In the Spring of 1990, I was on the downhill side of a two year tour in Germany that had been involuntarily extended to 30 months due to lack of retainability. Rather than extending my enlistment and accepting an involuntary assignment to Fort Carson, I was waiting for my re-enlisted to window to open so I could go to Bragg. At the time I was working outside my SIGINT MOS as a radio operator in 3rd ID’s Long Range Surveillance Detachment and preferred to go to an airborne assignment rather than another heavy division.
I had picked up this copy of Soldier of Fortune magazine featuring a story about the British Pathfinders at Leighton Kaserne’s Stars and Stripes bookstore. In the story was a sidebar about the members’ kit with a couple of photos and it mentioned a company in Exeter named Arktis.
I was already highly interested in British aftermarket gear having obtained two books entitled, “Combat” and “Survival” which had been published in Great Britain and based upon the weekly serialized imprint called “Combat & Survival,” also on post.
Now that I had a company name, the real fun began. This was 1990, there was no internet to look things up, and I was relying on the very expensive German phone system to make overseas calls to the UK to track Arktis down.
I used phone booths during my search because it was easy to track how many German Marks I used for calls. You inserted as many as were needed for the call in the phone’s slot.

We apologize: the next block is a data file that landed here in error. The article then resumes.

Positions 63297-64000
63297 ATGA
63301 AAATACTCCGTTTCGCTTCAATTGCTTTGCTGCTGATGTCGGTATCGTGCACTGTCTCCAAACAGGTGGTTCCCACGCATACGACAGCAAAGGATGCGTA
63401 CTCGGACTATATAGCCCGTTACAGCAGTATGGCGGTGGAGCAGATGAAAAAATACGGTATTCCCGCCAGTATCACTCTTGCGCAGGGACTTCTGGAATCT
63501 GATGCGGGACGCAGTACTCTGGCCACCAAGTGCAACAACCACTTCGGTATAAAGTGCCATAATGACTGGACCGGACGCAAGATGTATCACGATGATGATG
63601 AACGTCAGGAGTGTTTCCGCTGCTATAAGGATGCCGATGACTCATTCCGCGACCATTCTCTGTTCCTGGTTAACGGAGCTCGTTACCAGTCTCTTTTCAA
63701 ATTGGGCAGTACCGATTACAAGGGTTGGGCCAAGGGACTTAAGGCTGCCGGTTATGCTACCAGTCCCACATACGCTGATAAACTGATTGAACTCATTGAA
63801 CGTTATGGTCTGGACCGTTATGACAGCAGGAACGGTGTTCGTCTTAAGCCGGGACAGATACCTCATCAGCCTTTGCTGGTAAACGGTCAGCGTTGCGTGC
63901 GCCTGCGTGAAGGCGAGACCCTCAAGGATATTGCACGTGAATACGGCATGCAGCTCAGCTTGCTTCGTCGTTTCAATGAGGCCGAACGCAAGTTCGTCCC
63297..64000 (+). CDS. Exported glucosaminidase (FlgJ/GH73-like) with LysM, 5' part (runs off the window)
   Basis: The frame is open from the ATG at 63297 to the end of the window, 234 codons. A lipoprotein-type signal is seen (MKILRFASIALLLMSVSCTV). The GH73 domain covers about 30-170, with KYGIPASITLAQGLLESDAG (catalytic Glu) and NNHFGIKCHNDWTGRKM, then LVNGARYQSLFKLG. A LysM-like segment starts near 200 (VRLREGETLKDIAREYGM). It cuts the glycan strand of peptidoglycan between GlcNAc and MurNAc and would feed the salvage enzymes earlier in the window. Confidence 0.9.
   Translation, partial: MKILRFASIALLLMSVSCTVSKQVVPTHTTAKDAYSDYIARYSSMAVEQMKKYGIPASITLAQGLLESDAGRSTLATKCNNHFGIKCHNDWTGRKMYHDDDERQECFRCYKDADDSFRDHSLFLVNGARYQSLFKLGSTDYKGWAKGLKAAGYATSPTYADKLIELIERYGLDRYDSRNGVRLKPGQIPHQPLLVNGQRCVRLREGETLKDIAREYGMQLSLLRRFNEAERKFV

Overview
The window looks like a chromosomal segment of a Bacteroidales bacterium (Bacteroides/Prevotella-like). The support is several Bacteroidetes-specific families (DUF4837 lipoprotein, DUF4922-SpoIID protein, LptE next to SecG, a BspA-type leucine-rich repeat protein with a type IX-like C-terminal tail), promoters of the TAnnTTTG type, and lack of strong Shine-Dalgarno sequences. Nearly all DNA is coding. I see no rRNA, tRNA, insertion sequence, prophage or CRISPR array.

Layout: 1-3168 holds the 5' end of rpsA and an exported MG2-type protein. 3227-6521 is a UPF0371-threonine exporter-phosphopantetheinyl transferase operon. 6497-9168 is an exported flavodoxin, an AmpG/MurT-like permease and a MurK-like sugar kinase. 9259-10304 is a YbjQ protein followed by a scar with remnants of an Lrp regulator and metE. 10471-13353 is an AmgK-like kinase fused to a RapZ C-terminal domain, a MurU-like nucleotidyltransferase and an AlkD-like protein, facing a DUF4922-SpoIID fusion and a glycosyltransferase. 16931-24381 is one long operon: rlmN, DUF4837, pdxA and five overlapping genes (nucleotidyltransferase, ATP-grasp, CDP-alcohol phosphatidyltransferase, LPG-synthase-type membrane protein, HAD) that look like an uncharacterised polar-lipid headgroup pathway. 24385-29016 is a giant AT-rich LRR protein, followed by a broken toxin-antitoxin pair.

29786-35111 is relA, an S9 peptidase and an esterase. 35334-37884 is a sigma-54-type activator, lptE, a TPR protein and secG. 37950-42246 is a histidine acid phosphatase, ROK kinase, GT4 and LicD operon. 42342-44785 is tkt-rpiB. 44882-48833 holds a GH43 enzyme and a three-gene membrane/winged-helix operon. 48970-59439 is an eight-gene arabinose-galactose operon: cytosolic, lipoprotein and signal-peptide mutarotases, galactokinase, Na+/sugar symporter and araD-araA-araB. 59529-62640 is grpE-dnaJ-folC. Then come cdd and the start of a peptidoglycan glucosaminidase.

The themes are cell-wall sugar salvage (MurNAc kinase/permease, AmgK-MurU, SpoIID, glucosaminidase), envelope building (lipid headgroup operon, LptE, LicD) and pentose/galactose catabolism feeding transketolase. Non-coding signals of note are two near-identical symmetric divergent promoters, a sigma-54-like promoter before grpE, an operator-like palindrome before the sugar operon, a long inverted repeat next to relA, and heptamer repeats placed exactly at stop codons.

I eventually got on the phone with Arktis’ founder and proprietor at the time, former Royal Marine Major David Ross, OBE who had served in the Falklands. He explained that he had started the company due to his dissatisfaction with issue kit. And for me, his military service explained the location of the company in Exeter. Fortunately, I lived off post in an apartment so I could use the German Post for shipments rather than the US mail which would have resulted in any parcels heading from the UK to NY and then back to Germany and the unit mailroom.
David sent me a catalog and I shared it with the other members of my LRSD. I bought a 42 pattern chest rig and a few pouches. A few of the other guys bought 45 pattern chest rigs. At the time we could get away with wearing either OD or DPM pouches. DPM blended in pretty well with Woodland, but I always felt self conscious about it. Regardless, the gear was only worn in the field.
Not long after, I learned about another company called Special Air Sea Services and purchased a few things from them, including a smock. Another company I shopped was Survival Aids and this photo of an Arktis 42 Pattern rig comes from their catalog.
A few years later, David Ross sold the company and it has changed hands a couple of times, becoming Arktis Outdoor Products and now Arktis Limited. These days, it seems that they concentrate more on clothing than kit but they still produce a few of the original items that put the company on the map.
David also told me about the monthly version of “Combat & Survival” magazine and I set about to obtain a subscription for it as well, feeding my interest in kit for the remainder of my tour in Germany. Once I got back to the States, you could find the magazine on newsstand shelves for quite a while, right up until it ceased publishing a few years ago. I was quite the fan. After being assigned to Bragg, I even wrote a couple of articles for C&S myself.
You can skip to the end and leave a response. Pinging is currently not allowed.
Credit: Source link